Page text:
The Most Hazardous Handicap

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The Most Hazardous Handicap by Spencer Wile

Danny grew up in Hazard County, Mississippi and had a hard time as kid. He tied his shoelaces in knots and could never figure out how all the other kids had perfectly tied laces—except for Harold Henderson, he wore Velcro shoes.

By the time Danny went into third grade, he’d learned to tie his laces but now he wanted a bicycle. He wanted to ride to school like all of the other kids. He watched them fly by him on the way to school. Zoom! His schoolmates would pass him on their gleaming-new mountain bikes. Danny longed to be like them. He wondered why he should have to walk in the hot sun when everybody else had wheels. On his ninth birthday, he parents bought him a new dirt bike. As Danny’s father taught him how to ride, he felt he would be speeding around with the other kids in no time. And eventually he did.

Danny’s love for bicycles had begun to grow over the years, and by the time he was in high school he had won several races. Throughout Hazard county, there was only one person who could ride all day and all night. Danny. His parents thought it was unhealthy that he spent so much time riding and fixing his bicycles, but soon they accepted it was something he truly loved.

When Danny met Stephanie while riding his bicycle on that quiet country road, he thought she was the one. She was riding an old Schwinn and wearing a nice sundress, her long brown hair neatly tied in a ponytail with a beautiful purple bow. Danny began to show off his moves and she immediately fell for him.

The countryside became their private heaven. They rode everyday together. Danny and Stephanie rode out miles into Hazard Country. They picnicked in shaded meadows, had long talks on creek banks, and secretly slow-danced underneath bridges. They became inseparable. Danny’s parents were glad that he had met such a nice girl who shared his love for bicycling.

As Stephanie got to know Danny better, she noticed that he had a hard time with some things. His shirt was never tucked in quite right. When he left for school, there was always something that he’d forgotten. She saw how especially hard it was for him to tie the bow on her birthday present. When it came undone, he kept shouting, “Shit, shit. Not now!” He almost broke into tears when he couldn’t retie it the way he wanted.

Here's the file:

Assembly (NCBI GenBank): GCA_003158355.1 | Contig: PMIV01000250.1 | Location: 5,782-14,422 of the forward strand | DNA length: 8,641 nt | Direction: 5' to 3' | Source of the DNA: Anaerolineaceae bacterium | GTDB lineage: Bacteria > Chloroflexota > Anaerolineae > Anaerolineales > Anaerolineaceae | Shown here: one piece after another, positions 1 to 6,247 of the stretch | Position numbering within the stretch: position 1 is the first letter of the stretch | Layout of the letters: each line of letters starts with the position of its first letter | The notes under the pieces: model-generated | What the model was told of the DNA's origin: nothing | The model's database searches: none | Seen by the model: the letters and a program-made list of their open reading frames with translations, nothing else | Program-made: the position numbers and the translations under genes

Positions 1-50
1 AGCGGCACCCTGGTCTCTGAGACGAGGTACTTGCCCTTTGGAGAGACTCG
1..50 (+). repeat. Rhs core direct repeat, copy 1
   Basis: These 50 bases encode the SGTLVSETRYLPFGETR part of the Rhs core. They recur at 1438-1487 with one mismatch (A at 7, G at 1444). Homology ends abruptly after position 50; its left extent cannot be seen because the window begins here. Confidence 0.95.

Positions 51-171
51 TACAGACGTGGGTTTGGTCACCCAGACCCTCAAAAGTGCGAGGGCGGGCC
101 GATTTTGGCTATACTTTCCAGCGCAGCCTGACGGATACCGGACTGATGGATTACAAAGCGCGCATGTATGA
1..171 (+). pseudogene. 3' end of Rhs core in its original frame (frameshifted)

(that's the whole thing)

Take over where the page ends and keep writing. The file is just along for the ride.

The biggest bicycle road race in the county stared at 8:00 a.m. Saturday, the 15th of June, and Danny had that date imprinted in his mind. There was no way he was going to miss it. He’d been practically training his whole life for this. “I wanna be right in the front so I can cheer for you when you come in first place,” Stephanie told Danny. He couldn’t have been happier to hear those words.

Bang! After the starting gun sounded, Danny pedaled faster than he’d ever done before. He was pulling ahead and he’d never felt better. No one knew these Mississippi back roads better than Danny. He knew ever twist, turn, bump, and bend in the county. Danny kept thinking that if he won, it would launch his career in the world of cycling. Images of The Tour De France and the Olympics ran like movie trailers in his mind. He pulled so far way from the rest of the cyclists that he knew they’d never catch up.

Everyone from Hazard County was waiting at the finish line. Danny’s parents and Stephanie saw one cyclist appear and making his way towards victory. It was Danny. Stephanie noticed that something was hanging from his left shoe. She shouted, “Your shoe! Danny! Your Shoe!” When he heard her shouting about his shoe, he looked down and his lace got tangled in the chain. Within seconds, the tangle pulled his left leg to the ground and he lost control. He veered so far left that he flew over the guardrail on the bend. Stephanie ran to look over the edge and saw that Danny was lying twenty feet below and not moving.

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